The family are surrounded by Catholic neighbours, the children cannot play in the close for fear of attack from other children. Mother unwilling to go out. The cat has been stoned. (Glasgow Case Records, 1963, p. 312)
The family moved in when evicted from their previous home. Father in Perth Prison. Mother fearful of neighbours, stated that the family were shouted at by neighbours on their returnfrom Mass on Sunday. Children cannot play in the street. Mother complains they are called ‘greens’ by other children. (Glasgow Case Records, 1961, p. 92)
The Society’s Case Records show some very traditional gender attitudes. 51% of the Society’s mothers were recorded as having a job outside the home – though many more working mothers likely hid the fact from officers hostile to working mothers. While both parents were repeatedly ‘warned of [their] responsibilities’, for fathers this would be to ‘go out and get work’, while mothers ‘should give up work and be at home with the children’ and maintain ‘standards in the home’ (Glasgow Case Records, 1967, p. 706; 1962, p. 109 and 1963, p. 302).
The Case Records also give us an insight into the past methods employed by the Society’s officers. They show the power to intervene in families’ lives being exercised through a mixture of threat, surveillance, encouragement, advice and material aid.
Home Visits were not always welcome. One officer reported: ‘I climbed on to the window ledge and called through that I knew they were at home and that I was to be let in’ (Glasgow Case Records, 1963, p. 327). However, by end of 1970s they seem to have adopted a more consensual and ‘professional’ approach.
In the 1960s, 75% of ‘action’ amounted to the issue of warnings. Some parents, usually fathers, were summoned to the office to be warned, which was invariably backed by the threat of legal action. In other cases the mother might be ‘warned as her care stood at the present she could be reported to the procurator fiscal’ (Hamilton Case Records 1966, p. 62). Failure or resistance to co-operate was invariably regarded as indicative of poor parenting. However, prosecutions occurred in less than 5% across the whole period and over time ‘warning’ merged into ‘advising’.
In over 80% of our sample of 1960s cases, provision was made – sometimes as donations from the officers themselves – for bags of coal, children’s clothes, etc. They might also directly intervene in the financial organisation of the household. In one case, the officer arranged with a ‘co-operative employer that the father would receive two wage packets each week, one being for himself and the other to be handed to the mother’, to avoid it being spent on drink (RSSPCC, 1966 Report, p. 2).
Mediation between various family members was seen in one case in particular:
Mother has deserted and gone to her mother in Blackhill. Father cannot work as he is looking after the children (six under ten years). Mother is irresponsible type who drinks and dances…. Father’s mother in Gorbals was visited and agreed to care for children while father works…. Mother returned to the home after a week. Mother in law keeping an eye on family. Children in good order. Case closed. (Govan Case Records, 1962, p. 247)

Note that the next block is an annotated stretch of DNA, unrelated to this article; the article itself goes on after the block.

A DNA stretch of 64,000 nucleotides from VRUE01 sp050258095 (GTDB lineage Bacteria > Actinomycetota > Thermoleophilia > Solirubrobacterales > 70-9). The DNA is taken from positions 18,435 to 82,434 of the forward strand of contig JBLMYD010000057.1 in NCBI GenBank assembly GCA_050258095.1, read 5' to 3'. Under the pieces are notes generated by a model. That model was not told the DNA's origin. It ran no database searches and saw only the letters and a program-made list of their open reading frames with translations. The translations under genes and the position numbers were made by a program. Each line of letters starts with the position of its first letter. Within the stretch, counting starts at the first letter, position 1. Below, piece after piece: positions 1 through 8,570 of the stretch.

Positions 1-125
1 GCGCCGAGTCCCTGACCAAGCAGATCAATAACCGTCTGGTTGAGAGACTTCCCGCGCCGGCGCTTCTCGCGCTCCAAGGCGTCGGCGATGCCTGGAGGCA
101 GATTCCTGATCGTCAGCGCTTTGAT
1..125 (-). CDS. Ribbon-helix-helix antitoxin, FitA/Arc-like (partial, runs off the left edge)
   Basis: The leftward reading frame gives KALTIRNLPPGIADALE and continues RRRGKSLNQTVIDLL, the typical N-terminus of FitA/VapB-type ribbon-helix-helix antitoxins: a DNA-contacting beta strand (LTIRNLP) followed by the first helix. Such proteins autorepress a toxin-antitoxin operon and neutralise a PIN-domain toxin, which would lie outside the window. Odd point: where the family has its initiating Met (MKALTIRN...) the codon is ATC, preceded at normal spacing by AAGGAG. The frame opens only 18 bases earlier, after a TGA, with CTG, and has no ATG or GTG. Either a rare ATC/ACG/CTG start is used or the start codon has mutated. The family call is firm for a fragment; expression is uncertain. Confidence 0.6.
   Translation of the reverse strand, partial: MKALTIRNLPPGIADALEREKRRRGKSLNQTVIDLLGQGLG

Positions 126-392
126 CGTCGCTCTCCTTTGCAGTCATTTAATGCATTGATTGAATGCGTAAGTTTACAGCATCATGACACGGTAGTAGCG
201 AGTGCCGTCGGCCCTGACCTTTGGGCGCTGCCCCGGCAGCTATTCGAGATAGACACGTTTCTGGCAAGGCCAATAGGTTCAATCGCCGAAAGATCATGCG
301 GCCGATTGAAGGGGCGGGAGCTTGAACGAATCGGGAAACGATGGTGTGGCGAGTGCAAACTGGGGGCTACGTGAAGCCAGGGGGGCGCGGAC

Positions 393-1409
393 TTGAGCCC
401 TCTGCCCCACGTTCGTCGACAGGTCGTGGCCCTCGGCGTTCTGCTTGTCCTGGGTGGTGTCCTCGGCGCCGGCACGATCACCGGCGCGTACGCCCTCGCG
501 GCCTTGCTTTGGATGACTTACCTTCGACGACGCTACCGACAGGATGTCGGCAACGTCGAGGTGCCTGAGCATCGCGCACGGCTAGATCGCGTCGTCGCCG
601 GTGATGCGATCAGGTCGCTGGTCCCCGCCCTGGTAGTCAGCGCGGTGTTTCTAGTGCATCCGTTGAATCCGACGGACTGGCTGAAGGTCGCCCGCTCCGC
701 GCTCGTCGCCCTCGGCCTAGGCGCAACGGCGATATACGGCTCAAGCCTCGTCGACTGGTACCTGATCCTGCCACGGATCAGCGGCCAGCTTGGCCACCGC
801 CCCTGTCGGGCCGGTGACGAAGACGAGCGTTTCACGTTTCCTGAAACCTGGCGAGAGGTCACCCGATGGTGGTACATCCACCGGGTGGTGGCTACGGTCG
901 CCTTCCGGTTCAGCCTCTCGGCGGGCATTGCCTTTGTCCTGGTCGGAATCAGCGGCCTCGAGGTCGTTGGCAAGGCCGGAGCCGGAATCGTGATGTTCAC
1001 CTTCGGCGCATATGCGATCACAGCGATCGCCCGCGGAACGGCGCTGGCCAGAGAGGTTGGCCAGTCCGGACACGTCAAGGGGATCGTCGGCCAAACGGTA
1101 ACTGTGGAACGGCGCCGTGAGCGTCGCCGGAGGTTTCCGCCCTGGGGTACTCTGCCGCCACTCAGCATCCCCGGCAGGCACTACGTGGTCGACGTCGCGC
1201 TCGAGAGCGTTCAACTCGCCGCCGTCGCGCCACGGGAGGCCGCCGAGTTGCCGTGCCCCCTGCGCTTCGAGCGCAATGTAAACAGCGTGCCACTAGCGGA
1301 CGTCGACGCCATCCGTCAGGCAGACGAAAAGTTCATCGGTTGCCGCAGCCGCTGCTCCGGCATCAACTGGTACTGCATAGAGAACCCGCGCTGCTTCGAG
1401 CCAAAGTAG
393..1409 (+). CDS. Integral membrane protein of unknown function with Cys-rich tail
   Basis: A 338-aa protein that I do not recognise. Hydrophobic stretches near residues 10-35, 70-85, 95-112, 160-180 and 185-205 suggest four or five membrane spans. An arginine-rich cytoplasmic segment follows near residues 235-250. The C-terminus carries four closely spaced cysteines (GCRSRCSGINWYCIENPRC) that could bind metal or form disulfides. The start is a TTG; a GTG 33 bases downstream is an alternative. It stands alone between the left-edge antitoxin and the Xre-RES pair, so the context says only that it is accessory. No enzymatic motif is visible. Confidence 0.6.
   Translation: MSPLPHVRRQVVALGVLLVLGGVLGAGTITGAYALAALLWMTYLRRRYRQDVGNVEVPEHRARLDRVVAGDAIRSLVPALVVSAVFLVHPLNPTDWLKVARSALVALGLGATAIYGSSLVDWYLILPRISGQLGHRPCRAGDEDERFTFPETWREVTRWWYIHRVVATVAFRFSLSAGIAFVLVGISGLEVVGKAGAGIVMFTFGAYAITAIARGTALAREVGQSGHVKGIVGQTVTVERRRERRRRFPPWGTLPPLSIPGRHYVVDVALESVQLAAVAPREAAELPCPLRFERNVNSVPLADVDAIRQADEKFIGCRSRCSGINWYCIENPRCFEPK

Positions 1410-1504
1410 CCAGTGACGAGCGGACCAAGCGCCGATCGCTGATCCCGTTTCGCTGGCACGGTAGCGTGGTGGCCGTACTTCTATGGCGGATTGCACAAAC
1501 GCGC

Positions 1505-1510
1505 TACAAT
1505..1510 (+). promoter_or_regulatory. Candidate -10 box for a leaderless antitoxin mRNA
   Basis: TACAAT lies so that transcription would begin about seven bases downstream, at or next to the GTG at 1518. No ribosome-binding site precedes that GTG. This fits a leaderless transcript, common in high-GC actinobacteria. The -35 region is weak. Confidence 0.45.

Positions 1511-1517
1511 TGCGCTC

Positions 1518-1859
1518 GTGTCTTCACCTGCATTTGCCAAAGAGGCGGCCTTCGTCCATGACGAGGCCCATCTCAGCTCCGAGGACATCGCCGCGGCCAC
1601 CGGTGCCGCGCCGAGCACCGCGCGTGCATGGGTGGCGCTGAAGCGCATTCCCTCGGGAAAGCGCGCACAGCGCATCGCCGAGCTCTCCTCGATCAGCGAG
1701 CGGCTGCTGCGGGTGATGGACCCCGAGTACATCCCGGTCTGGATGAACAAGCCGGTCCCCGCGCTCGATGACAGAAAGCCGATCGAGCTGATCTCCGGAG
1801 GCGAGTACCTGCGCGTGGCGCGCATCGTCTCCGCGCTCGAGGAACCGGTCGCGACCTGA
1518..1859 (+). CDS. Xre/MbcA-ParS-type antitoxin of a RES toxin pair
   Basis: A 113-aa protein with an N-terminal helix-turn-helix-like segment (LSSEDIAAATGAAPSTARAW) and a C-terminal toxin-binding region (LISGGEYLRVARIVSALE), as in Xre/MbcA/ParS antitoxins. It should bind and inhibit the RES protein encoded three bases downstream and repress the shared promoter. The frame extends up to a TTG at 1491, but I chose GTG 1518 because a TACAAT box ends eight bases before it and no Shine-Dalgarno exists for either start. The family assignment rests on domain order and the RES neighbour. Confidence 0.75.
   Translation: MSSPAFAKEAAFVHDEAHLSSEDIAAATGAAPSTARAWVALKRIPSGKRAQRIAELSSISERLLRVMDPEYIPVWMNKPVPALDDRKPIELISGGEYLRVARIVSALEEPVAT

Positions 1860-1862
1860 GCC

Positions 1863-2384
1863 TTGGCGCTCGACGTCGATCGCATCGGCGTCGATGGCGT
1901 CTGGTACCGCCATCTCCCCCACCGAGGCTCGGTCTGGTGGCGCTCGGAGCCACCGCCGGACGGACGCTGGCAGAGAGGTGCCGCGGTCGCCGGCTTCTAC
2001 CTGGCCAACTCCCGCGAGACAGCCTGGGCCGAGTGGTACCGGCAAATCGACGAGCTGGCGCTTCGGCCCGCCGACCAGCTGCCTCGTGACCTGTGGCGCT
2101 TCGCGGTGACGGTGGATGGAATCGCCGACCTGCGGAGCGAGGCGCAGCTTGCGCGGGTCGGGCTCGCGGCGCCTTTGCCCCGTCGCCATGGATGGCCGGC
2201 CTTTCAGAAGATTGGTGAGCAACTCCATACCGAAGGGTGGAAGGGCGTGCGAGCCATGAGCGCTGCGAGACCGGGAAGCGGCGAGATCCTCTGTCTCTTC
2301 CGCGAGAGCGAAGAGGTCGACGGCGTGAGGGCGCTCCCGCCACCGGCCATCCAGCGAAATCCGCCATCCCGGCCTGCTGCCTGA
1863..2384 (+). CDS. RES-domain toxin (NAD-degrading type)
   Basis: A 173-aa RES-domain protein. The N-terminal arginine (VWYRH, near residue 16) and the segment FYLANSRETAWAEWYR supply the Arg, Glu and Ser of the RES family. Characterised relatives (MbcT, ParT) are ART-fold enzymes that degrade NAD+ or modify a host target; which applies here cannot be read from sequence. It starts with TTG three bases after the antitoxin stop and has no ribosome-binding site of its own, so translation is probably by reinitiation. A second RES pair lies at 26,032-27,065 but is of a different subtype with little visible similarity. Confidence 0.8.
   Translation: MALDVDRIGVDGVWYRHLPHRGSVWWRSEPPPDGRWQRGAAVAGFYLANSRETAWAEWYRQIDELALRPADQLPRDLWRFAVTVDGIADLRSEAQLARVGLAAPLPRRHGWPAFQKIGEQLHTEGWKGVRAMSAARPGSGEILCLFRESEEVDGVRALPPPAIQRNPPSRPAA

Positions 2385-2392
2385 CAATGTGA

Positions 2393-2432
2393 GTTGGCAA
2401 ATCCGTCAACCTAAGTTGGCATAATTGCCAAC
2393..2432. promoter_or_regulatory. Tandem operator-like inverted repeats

A major change over time is the increased awareness of different forms of abuse. In 1972 it was acknowledged that ‘even if [the public] have not heard of ‘non-accidental injury’ are certainly worried about ‘battered babies’ (RSSPCC, 1972 Report, p. 10). Where sexual abuse does not appear to any great extent until the 1980s, it then takes on a dominating role.
Chris Robinson has undertaken an analysis of the changing focus of advice in the three periods 1960-1975, 1976-1984, and 1985-1990. Advice concerning cleaning and washing declined dramatically from 90% of cases in the earlier period to 10% in the last. There was a similar decline in advice on cooking nutritious food which fell from almost 100% to 0%. While advice on managing finances was pretty constant and that on ‘relationships’ actually increased. This negotiating or mediating role developed in the 1970s and 1980s as the new Social Work Departments (often unhappy with the voluntary sector) gradually assumed the RSSPCC’s statutory role.
All of this raises questions for us about child protection today. Can we draw any general conclusions about the efficacy, desirability, political expediency, and safety in lodging issues of social governance with voluntary bodies? Did the various interventions listed above perhaps rest in some way on their being undertaken by a voluntary society?
While the Society and its officers underwent changes during the twentieth century, so too did voluntarism itself. That change should be kept in mind by those current politicians – on both left and right – who have expressed enthusiasm for increased voluntary action.
To cite this article, please use: Chris Nottingham, ‘From ‘Cruelty Men’ to ‘Rottweilers’: Child Protection in Scotland, 1960-1990′, Voluntary Action History Society Blog (30 October 2011). Available online at http://www.vahs.org.uk/2011/10/child-protection-nottingham/
Photographs of Dr Nottingham and Dr Robinson taken at the Social Work, Health and the Home workshop in April 2011. Other images used by the kind permission of the Glasgow Caledonian University Archives.